It's been a long day.

Lots of fun doing what you do best.

Riding dirt bikes.

Now you've got to clean it.

We've all been there, and if we're honest, have mumbled obscenities under our breath when the realization that our day of fun turns into at least an hour long pain in the you-know-what chore. It is best practice to get your dirt bike into a really clean bike after a day of riding on the track or trails but sometimes, truth be told, we've simply run out of gas. It's easy to fill up your dirt bike not so easy to recharge after hours of riding. It also might be dark or really late. Cold. Worse - you crashed and just glad to be home in one piece.

In any event, sometimes the after ride clean-up is simply not in the cards but you know better than to leave your bike caked in mud overnight. So, if you're ever faced with a daunting clean-up job but haven't the strength to do it or other circumstances prevent you from getting it done there's an acceptable minimum you can do before tackling the must-do detailed work another day.

Riding in these conditions is exhausting but you can't leave your dirt bike like this overnight

1. Hose Your Bike Down

Hosing off your bike is mandatory! Get the big chunks of mud and crud off the fenders, tires, wheels and drive parts. Returning the next day to hardened soil all over your dirt bike adds considerable amount of cleaning time plus it's just not good for the long term benefit of the bike. You'll have a very hard time getting in between crevices and other small places where dirt and grime like to lurk and set up camp for the long-term.

2. Use a Pressure Washer

You can spend 15 minutes spraying down your bike with a hose or five minutes using a pressure washer. If you're riding Moto, some tracks might provide a pressure washer at the facility or quite often other riders bring their own and usually more than happy to lend it out. If you can get the job done prior to heading home then you've saved even more time.

3. Use Cleaning Products

Especially helpful when using a low pressure hose, cleaning or wash solutions break down dirt, oil and debris. Spray on after getting the large chunks of mud off or right away on the days when you've got a thin film of crud all over your bike. Spraying down your bike with a wash or cleaning solution is also a good way to get the hard to reach places and once it penetrates and breaks up the dirt it all washes away with water.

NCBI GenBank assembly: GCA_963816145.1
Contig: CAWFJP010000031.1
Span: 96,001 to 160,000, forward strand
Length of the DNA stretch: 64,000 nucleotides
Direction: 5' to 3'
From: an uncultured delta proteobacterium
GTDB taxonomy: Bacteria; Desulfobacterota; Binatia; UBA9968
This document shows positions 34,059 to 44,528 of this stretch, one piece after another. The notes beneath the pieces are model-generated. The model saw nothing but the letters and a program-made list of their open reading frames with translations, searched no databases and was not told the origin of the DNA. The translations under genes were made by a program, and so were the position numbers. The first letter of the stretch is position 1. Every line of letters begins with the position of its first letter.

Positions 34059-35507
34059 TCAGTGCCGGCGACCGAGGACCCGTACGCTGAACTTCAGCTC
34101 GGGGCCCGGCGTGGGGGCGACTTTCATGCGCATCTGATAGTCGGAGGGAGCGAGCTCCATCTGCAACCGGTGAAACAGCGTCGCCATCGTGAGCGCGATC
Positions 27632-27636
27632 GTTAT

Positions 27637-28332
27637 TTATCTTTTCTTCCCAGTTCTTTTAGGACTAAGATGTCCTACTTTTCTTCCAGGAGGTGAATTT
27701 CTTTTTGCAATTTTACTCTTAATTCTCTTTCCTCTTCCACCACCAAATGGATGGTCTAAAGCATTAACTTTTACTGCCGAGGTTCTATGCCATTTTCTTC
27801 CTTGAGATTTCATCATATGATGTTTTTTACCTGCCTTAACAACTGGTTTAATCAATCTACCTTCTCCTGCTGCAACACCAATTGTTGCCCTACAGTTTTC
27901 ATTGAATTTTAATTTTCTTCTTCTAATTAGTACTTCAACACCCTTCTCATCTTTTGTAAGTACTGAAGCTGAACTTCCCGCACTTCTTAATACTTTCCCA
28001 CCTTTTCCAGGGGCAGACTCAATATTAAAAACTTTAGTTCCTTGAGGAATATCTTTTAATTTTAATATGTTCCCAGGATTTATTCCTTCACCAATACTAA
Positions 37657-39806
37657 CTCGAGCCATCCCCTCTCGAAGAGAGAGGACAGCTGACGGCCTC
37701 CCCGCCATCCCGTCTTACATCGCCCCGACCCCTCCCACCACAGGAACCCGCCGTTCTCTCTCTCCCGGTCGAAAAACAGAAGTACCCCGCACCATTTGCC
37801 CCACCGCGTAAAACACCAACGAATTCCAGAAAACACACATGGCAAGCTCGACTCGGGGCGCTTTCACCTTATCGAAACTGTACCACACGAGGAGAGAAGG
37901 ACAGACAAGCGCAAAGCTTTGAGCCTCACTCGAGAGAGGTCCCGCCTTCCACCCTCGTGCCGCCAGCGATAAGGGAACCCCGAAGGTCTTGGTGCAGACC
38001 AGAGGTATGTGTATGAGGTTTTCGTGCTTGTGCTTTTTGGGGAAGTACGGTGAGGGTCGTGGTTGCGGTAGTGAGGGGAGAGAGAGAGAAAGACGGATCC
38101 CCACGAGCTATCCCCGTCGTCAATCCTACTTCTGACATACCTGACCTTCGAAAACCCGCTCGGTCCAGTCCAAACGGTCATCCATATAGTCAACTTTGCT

4. Get a Scrub Brush

A regular garden hose is no match against thick, caked on mud and even a pressure washer takes some time to really bust through so if you're trying to save time use a scrub brush and sweep away the muck as you're using a hose or pressure washer. Better, get a friend to spray as you brush.

The bottom line? If the post-ride cleanup is a no-go when the day is done, at the very least you need to get as much mud, dirt and oil off your bike as possible. If you can get your bike hosed down at the track your day is done but if not, just spend another 10 to 15 minutes at home and come back the next day refreshed and ready to give your bike the love she deserves!

We can't promise this, but don't be surprised that once started you'll stop when your bike is ready to ride again.

More Quick-Cleaning Tips

Additional tips to make the clean-up process smoother and easier include using pre-oiled air filters. Cleaning these suckers is not fun and it's messy plus it takes a lot of time. So if you're not one for having a lot of patience just take out the old one and pop in a new already oiled filter. Some riders get three or four pre-oiled filters, stick them in a bag, ready for duty. Once you've collected two or three dirty filters, clean them all at once.

If it's time to change the oil take out the drain plug (after the wash down) and let it drain overnight and promptly add oil the next day when you return for the more thorough cleaning and lubrication. Just make sure not to forget you've let the oil out.